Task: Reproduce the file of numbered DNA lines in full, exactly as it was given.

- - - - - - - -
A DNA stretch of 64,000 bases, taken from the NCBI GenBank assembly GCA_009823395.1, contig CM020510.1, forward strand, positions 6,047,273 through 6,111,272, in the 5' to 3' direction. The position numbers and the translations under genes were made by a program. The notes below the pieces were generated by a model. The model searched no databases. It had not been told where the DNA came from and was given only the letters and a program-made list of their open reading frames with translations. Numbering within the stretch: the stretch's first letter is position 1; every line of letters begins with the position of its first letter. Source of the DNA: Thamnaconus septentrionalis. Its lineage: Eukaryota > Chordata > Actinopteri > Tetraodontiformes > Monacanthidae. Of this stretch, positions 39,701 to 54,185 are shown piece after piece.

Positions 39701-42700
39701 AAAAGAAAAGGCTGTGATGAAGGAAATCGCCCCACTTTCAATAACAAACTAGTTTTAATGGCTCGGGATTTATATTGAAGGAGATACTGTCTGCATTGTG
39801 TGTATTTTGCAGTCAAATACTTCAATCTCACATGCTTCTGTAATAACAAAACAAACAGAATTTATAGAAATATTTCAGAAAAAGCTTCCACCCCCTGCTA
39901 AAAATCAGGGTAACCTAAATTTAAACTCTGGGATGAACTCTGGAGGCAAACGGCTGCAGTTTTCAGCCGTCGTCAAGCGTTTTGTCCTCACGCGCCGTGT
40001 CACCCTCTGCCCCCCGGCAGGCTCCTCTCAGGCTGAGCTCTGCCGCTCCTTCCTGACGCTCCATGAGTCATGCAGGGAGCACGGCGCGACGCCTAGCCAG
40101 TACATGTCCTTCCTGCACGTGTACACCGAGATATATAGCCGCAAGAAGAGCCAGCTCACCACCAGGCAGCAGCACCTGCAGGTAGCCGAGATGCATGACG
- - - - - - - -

A DNA stretch of 64,000 bases, taken from the NCBI GenBank assembly GCA_009823395.1, contig CM020510.1, forward strand, positions 6,047,273 through 6,111,272, in the 5' to 3' direction. The position numbers and the translations under genes were made by a program. The notes below the pieces were generated by a model. The model searched no databases. It had not been told where the DNA came from and was given only the letters and a program-made list of their open reading frames with translations. Numbering within the stretch: the stretch's first letter is position 1; every line of letters begins with the position of its first letter. Source of the DNA: Thamnaconus septentrionalis. Its lineage: Eukaryota > Chordata > Actinopteri > Tetraodontiformes > Monacanthidae. Of this stretch, positions 39,701 to 54,185 are shown piece after piece.

Positions 39701-42700
39701 AAAAGAAAAGGCTGTGATGAAGGAAATCGCCCCACTTTCAATAACAAACTAGTTTTAATGGCTCGGGATTTATATTGAAGGAGATACTGTCTGCATTGTG
39801 TGTATTTTGCAGTCAAATACTTCAATCTCACATGCTTCTGTAATAACAAAACAAACAGAATTTATAGAAATATTTCAGAAAAAGCTTCCACCCCCTGCTA
39901 AAAATCAGGGTAACCTAAATTTAAACTCTGGGATGAACTCTGGAGGCAAACGGCTGCAGTTTTCAGCCGTCGTCAAGCGTTTTGTCCTCACGCGCCGTGT
40001 CACCCTCTGCCCCCCGGCAGGCTCCTCTCAGGCTGAGCTCTGCCGCTCCTTCCTGACGCTCCATGAGTCATGCAGGGAGCACGGCGCGACGCCTAGCCAG
40101 TACATGTCCTTCCTGCACGTGTACACCGAGATATATAGCCGCAAGAAGAGCCAGCTCACCACCAGGCAGCAGCACCTGCAGGTAGCCGAGATGCATGACG